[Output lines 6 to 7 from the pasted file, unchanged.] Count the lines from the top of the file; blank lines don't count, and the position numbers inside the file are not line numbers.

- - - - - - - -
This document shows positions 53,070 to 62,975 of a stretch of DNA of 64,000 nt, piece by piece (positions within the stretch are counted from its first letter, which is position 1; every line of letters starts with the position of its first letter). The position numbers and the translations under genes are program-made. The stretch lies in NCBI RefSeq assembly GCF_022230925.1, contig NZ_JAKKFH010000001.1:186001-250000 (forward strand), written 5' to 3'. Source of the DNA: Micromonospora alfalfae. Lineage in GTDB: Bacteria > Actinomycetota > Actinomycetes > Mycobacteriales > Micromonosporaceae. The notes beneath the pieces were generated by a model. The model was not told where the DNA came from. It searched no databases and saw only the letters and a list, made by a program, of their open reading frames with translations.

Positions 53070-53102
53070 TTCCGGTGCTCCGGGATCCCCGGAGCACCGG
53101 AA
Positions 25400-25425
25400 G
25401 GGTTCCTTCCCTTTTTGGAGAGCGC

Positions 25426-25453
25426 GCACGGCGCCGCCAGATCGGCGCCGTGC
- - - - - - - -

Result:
25400 G
25401 GGTTCCTTCCCTTTTTGGAGAGCGC